|Story||KDE 4.3 Looking Good||srlinuxx||26/07/2009 - 3:52pm|
|Story||From Russia with Linux||srlinuxx||26/07/2009 - 3:49pm|
|Story||today's odds & ends:||srlinuxx||1||26/07/2009 - 2:27pm|
|Story||Google makes promise it cannot keep||srlinuxx||1||26/07/2009 - 1:11pm|
|Story||Distro Hoppin`: antiX MEPIS 8.2||srlinuxx||26/07/2009 - 1:02pm|
|Story||KMess 2.0 is (finally!) out||srlinuxx||26/07/2009 - 1:00pm|
|Story||Cubuntu - Console Ubuntu part II||srlinuxx||26/07/2009 - 12:59pm|
|Story||Liferea First 1.6.x Stable Version | How To Install It in Ubuntu||hotice||26/07/2009 - 12:03pm|
|Story||few more howtos:||srlinuxx||26/07/2009 - 10:21am|
|Story||FLOSS Weekly||srlinuxx||1||26/07/2009 - 5:18am|
I have read lots of posts and stories all over the net about there not being SOFTWARE of comparable features and power for Linux. Many people are under this illusion and therefore choose to stay with Microsoft and pay out their asses to boot. Below you will find a list of Very good Operating Systems and a nice sized list of FREE (except when noted) software.
After try many distros I have come to the conclusion that I prefer Debian based distros. The last Debian based distro I tried (for quite sometime at that) was Ubuntu 5.10 (expect review on 6.06 not long after its released) I have been itching to get my hands on Mepis.
This article deals with the philosophy of the program development and the interesting observation, that user forums are full of feature requests. Some of these requests don't fall into the program functions as the developers see it and thus, the battle between them arises.
By now everyone has probably heard that Microsofts solution for computer malware is a complete wipe and reload of the operating system. Now, as extreme as it sounds, it isn't completely out of the realm of the reasonable. Of course, most people will argue that you can avoid the, seemingly, unending security problems and exploits that are famously associated with Windows by simply switching to another operating system. But, the solution may be a little more involved than either of those two choices.
Recently, when I ran a transcript of a talk given by Richard Stallman at the Australian National University, I never expected to get any adverse remarks about him and on the views expressed by him on problems faced by the free software community. But that was not to be.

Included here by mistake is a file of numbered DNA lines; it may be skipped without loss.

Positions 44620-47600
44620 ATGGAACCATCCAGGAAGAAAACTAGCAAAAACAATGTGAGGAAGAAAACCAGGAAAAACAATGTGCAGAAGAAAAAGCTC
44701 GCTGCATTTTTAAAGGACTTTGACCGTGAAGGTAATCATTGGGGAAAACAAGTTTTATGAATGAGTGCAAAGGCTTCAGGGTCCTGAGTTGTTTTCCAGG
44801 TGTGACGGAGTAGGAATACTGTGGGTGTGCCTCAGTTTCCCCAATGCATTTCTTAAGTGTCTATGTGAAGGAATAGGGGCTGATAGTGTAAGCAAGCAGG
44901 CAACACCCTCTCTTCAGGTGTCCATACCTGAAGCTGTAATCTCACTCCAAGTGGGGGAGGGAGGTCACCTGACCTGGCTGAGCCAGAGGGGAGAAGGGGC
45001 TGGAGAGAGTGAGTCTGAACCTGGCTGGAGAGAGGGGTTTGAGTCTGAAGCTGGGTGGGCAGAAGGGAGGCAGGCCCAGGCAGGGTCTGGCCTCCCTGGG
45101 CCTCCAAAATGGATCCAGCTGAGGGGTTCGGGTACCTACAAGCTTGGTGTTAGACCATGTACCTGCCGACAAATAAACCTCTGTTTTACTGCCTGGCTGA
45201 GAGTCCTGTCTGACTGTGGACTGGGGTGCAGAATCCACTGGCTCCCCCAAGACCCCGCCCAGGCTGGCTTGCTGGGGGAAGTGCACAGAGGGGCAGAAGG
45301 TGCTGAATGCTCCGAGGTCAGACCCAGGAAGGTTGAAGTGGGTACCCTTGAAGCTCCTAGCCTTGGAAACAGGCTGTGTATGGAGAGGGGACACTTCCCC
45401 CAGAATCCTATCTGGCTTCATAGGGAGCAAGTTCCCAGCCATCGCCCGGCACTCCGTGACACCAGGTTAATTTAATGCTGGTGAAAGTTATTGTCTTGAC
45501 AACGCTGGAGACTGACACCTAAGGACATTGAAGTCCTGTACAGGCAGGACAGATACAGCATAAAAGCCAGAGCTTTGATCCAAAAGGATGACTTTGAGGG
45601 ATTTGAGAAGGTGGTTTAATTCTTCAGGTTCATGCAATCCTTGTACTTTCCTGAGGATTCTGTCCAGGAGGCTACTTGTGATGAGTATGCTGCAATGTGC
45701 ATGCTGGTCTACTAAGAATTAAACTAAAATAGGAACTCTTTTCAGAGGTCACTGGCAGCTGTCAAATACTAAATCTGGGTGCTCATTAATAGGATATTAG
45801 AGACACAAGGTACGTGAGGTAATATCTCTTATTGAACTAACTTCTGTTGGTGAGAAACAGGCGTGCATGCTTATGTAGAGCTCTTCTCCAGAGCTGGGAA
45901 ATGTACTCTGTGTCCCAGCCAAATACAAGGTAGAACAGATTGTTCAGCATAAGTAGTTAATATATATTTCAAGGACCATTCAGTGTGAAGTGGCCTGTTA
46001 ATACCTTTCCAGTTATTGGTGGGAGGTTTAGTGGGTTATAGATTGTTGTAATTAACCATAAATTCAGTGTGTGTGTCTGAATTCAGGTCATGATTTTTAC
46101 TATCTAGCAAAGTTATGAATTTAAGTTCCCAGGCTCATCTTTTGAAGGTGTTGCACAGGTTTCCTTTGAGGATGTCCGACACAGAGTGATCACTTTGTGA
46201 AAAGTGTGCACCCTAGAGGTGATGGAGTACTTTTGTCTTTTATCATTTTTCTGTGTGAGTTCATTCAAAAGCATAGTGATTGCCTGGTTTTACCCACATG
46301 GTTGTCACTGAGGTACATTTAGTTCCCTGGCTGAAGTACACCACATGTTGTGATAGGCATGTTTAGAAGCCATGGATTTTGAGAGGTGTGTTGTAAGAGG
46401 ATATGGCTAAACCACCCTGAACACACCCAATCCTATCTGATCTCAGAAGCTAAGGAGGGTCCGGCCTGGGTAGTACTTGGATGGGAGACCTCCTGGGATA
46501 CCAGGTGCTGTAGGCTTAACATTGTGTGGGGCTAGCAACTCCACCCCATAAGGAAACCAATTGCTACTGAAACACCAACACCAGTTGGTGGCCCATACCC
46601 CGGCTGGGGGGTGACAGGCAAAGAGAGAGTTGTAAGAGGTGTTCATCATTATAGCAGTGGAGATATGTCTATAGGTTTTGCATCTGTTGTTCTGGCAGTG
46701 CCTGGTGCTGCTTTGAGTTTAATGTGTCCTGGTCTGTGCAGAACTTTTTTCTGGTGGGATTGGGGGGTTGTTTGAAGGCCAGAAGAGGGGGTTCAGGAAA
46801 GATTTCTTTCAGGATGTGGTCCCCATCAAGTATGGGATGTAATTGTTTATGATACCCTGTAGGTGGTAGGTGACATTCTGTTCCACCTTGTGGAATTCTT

After near 18 months hiatus, PrBoom 2.4.0 was released less than a week ago. Today brings about an incremental bug fix release.
"So, Brian what do think of the show thus far?"
Please, don't even get me started.
But people, this show was seriously lacking.
Ketsujin Studios is pleased to announce that Fighter Ace® is now available for Linux users. Please note, that this game does run through a compatibility layer and GNU/Linux is not supported nativly. Anyway, seems worth a try.
I use FreeBSD and Linux on more than 15 servers at work. Here are 10 of the tools I find most useful. GNU Screen, Duplicity, ssync, and FUSE, and Birthday.
I downloaded Parallels Workstation 2.1 Beta for Mac OS X the moment I saw the announcement. I created a new virtual machine and installed RedHat 9 on it, using iso images rather than CD's. After the RedHat was up and running, I opened a new window to install Windows Xp.
Google released the beta version of its Toolbar for Firefox v2 Thursday. Toolbar for Firefox works on Linux, Mac OS X, and Windows -- and in 16 languages, the company said. This new release includes feed integration with the Google Personalized Homepage and other feed readers.
Linux enjoys a large space in the server arena. It is favoured as a server over the competition by many for its robustness, stability and also its cost advantage. But now a days, it has also widely found favour as a desktop replacement for windows. But as with any OS, it is imperative to take necessary steps to make Linux more secure. This book titled - Hardening Linux - by James Turnbull concentrates on this very important topic of securing your Linux machine.
"What do you think of the show?" This is the question I heard all week at LinuxWorld here. It turns out that many of my journalist peers, a few speakers and a number of vendors weren't as impressed by the show as I was.
It has been over a year since UTI Bank set up its call center that handles over 7,000 calls per day. The bank was looking for a robust platform that could guarantee it "high availability of services and uninterrupted call traffic". It had options but finally decided on Linux for its core business applications. "Today, we are really happy with Linux that has delivered 99.99 per cent uptime so far."
Every GNU/Linux programmer here reading this article must have used system calls to code their programs. GNU/Linux programming is incomplete without system calls. System calls are initiated by software interrupts. Before we delve into that, however, let’s define system calls.
For the last two weeks, the Linux army has seized on Tuttle, Oklahoma city manager Jerry Taylor as a symbol of all that's wrong with the world. This man attacked Linux maker CentOS without cause, threatened to call the FBI on the firm and refused to apologize for these actions even after learning the error of his ways. Typical Microsoft-loving, bureaucrat thinking, right?